Croydon, a rural town, is 170 km inland from the south-east corner of the Gulf of Carpentaria (Karumba) and 480 km north-west of Townsville. It was named after the Croydon Downs pastoral station which was partly owned by William Browne, formerly of Croydon, England.

In 1885 the owners of Croydon Downs discovered gold at the site of the future township. There was a considerable rush and by 1886 batteries were brought in and installed along with masses of corrugated iron for buildings – including two storey hotels. With a population of 2000, a town hospital was opened; with several crushing batteries in operation a foundry was established, continuing until 1920.

The Croydon local government division was established in 1887 and a borough council in 1892. Goldfield towns were established around Croydon: Tabletop, 13 km north; True Blue and Golden Gate, 2.5 km and 6 km respectively north-west and Croydon King, 10 km west. All of these had local schools, and Croydon's first school was opened in 1890. By 1899 the estimated population of Croydon and its satellite towns was about 6000. The mining town of Tabletop was described in the 1903 Australian handbook:

In 1886 the colonial government decided to build a railway from Cloncurry to Normanton (on the Norman River upstream from Karumba). With the discovery of gold at Croydon a 21 km deviation to the new town was decided on. Beginning in 1888, the Normanton railway reached Croydon in 1891, ending there and never to be extended. It survives as the Gulflander tourist railway.

Still in a state of continuing prosperity, Croydon was described in the Australian handbook in 1903:

By 1915 the output of gold was beginning to decline and within ten years it had virtually ended. Croydon was reverting to a Croydon Downs economy. From over a dozen hotels in 1900, just three (Club, Imperial and Queens) were listed in the Post Office directory of 1931. The school of srts was still going, and the aeronautical age arrived when a plane landed on the racecourse. An aerodrome was opened by the shire in the mid-1930s, inaugurating a service to Cairns.

Croydon has the Gulflander railway station, the restored shire offices (heritage registered), a museum, a tourist information centre, a general store, a hospital, a hotel, a caravan park and a primary school. A former hospital, the former court house and the shire hall are listed on the Queensland heritage register, along with nine other sites (including three cemeteries) in and around Croydon. A heritage week is held annually.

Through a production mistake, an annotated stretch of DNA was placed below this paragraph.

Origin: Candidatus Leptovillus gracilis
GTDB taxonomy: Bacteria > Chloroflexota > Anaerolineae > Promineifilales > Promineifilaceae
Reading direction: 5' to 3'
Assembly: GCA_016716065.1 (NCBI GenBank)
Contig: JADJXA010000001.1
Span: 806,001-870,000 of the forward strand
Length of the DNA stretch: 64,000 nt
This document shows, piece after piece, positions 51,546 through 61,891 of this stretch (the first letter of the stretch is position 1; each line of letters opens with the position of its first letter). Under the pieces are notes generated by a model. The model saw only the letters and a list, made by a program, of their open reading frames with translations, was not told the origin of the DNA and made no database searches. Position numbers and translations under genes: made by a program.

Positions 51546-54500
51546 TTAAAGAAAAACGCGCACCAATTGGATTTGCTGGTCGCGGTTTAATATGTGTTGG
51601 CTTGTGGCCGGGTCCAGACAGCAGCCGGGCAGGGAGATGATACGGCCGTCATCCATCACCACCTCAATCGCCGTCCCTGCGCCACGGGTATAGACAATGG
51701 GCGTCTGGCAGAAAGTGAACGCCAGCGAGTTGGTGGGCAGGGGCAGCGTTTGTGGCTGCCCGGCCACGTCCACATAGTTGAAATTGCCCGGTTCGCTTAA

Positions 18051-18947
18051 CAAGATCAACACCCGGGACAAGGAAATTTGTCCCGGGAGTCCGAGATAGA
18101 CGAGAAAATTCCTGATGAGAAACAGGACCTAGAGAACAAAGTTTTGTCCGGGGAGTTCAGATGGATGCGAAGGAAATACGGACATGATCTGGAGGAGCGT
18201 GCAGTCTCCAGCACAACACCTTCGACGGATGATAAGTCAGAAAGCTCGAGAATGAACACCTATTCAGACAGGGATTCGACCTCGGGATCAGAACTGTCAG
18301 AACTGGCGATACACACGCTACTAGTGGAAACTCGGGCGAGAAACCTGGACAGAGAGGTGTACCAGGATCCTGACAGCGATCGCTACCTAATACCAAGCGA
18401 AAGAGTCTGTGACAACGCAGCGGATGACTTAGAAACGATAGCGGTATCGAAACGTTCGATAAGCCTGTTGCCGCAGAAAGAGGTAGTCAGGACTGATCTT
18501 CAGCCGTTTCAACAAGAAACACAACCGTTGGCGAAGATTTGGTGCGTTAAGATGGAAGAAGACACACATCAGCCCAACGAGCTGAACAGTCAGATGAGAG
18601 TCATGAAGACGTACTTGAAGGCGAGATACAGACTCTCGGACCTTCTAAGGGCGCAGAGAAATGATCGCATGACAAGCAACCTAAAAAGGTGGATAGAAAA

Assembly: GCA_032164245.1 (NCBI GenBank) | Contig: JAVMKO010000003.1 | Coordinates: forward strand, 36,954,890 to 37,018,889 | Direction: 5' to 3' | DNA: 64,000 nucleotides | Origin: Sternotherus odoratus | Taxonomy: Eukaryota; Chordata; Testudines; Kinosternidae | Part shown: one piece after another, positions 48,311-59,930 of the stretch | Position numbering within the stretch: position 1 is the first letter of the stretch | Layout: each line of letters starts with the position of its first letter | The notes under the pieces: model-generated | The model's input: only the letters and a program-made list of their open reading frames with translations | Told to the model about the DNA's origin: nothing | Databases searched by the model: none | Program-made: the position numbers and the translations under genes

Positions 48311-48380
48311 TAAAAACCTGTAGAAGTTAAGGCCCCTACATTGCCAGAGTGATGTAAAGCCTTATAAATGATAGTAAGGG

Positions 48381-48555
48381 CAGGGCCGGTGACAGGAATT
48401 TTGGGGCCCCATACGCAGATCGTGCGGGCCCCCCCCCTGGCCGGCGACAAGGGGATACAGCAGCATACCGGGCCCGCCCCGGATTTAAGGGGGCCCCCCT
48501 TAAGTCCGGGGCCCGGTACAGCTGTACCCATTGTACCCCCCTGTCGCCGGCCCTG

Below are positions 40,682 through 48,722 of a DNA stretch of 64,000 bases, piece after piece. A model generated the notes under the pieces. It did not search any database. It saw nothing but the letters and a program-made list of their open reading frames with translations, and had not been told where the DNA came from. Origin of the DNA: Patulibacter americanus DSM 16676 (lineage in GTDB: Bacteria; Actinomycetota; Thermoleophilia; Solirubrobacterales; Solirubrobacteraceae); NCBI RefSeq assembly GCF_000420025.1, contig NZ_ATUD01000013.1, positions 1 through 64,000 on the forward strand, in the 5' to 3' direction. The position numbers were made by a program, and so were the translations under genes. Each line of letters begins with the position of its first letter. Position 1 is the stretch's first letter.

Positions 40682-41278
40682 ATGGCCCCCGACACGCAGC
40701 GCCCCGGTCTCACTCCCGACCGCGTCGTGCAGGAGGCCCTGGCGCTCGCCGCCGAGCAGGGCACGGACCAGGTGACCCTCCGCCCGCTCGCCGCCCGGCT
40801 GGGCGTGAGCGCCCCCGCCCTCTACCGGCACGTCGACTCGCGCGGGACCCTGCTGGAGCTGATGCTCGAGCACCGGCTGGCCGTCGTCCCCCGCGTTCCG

Croydon Shire was described in the 1946 Australian Blue Book:

Croydon Shire, an area of 29,581 sq km, recorded 24.5% or residents as Indigenous at the 2011 census. Of all residents there were 35.9% employed in sheep, beef cattle and grain farming and 21.8% employed in local government administration. Tourism, though, is of some importance to the shire's economy.

In 2012 the Federal Court recognised the native title rights covering more than 30,000 hectares in the Gulf Country. The Tagalaka people lodged their claims in 2002. The parcel of land contained a number of sacred sites and artefacts which were located on crown land and a pastoral lease.

The census populations of Croydon have been:

 area Census Date Population
Croydon 1911 932
  1921 392
  1947 86
  1961 122
  2006 255
  2011 312
Croydon Shire 1911 1689
  1921 554
  1947 167
  1961 181
  1981 255
  2001 322
  2006 255
  2011 312

Vincent T. Corbin, ed, Back to Croydon week: August 13th to 17th 1958: souvenir booklet of Croydon, Croydon, Back to Croydon Week Committee, 1958

Glenville Pike, Croydon Gold: an illustrated history of Croydon, North Queensland, Mareeba, Pinevale Publications, 1986


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